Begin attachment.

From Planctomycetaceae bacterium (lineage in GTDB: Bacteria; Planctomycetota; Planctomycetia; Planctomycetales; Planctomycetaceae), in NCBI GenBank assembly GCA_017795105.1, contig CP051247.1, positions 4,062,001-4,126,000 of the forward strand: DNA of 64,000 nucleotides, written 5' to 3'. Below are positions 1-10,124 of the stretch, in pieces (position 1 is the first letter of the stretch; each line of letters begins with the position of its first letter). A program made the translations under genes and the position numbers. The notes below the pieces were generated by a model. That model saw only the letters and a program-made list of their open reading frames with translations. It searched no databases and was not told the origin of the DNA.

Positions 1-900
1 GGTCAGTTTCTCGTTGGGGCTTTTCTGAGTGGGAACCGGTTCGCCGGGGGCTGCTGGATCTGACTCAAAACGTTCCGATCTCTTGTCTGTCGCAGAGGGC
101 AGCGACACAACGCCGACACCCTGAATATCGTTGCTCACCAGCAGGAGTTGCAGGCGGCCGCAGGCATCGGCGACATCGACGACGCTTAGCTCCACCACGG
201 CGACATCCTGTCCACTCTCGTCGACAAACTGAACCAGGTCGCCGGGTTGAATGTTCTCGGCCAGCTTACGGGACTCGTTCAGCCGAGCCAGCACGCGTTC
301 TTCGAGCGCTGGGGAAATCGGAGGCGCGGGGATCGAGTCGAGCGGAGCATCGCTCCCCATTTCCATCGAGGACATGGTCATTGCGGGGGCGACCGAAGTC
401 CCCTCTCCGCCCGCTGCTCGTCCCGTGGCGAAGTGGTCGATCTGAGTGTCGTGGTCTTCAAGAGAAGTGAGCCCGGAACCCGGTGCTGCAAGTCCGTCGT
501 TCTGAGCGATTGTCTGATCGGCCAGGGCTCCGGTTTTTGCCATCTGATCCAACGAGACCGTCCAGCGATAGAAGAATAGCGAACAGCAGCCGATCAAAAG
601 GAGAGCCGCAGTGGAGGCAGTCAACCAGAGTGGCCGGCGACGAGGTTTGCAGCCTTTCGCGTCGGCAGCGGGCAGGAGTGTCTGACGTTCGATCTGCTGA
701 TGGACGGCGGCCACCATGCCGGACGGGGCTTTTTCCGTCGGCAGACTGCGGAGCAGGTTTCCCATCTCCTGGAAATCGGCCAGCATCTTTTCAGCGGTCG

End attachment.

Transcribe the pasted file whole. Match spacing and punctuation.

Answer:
From Planctomycetaceae bacterium (lineage in GTDB: Bacteria; Planctomycetota; Planctomycetia; Planctomycetales; Planctomycetaceae), in NCBI GenBank assembly GCA_017795105.1, contig CP051247.1, positions 4,062,001-4,126,000 of the forward strand: DNA of 64,000 nucleotides, written 5' to 3'. Below are positions 1-10,124 of the stretch, in pieces (position 1 is the first letter of the stretch; each line of letters begins with the position of its first letter). A program made the translations under genes and the position numbers. The notes below the pieces were generated by a model. That model saw only the letters and a program-made list of their open reading frames with translations. It searched no databases and was not told the origin of the DNA.

Positions 1-900
1 GGTCAGTTTCTCGTTGGGGCTTTTCTGAGTGGGAACCGGTTCGCCGGGGGCTGCTGGATCTGACTCAAAACGTTCCGATCTCTTGTCTGTCGCAGAGGGC
101 AGCGACACAACGCCGACACCCTGAATATCGTTGCTCACCAGCAGGAGTTGCAGGCGGCCGCAGGCATCGGCGACATCGACGACGCTTAGCTCCACCACGG
201 CGACATCCTGTCCACTCTCGTCGACAAACTGAACCAGGTCGCCGGGTTGAATGTTCTCGGCCAGCTTACGGGACTCGTTCAGCCGAGCCAGCACGCGTTC
301 TTCGAGCGCTGGGGAAATCGGAGGCGCGGGGATCGAGTCGAGCGGAGCATCGCTCCCCATTTCCATCGAGGACATGGTCATTGCGGGGGCGACCGAAGTC
401 CCCTCTCCGCCCGCTGCTCGTCCCGTGGCGAAGTGGTCGATCTGAGTGTCGTGGTCTTCAAGAGAAGTGAGCCCGGAACCCGGTGCTGCAAGTCCGTCGT
501 TCTGAGCGATTGTCTGATCGGCCAGGGCTCCGGTTTTTGCCATCTGATCCAACGAGACCGTCCAGCGATAGAAGAATAGCGAACAGCAGCCGATCAAAAG
601 GAGAGCCGCAGTGGAGGCAGTCAACCAGAGTGGCCGGCGACGAGGTTTGCAGCCTTTCGCGTCGGCAGCGGGCAGGAGTGTCTGACGTTCGATCTGCTGA
701 TGGACGGCGGCCACCATGCCGGACGGGGCTTTTTCCGTCGGCAGACTGCGGAGCAGGTTTCCCATCTCCTGGAAATCGGCCAGCATCTTTTCAGCGGTCG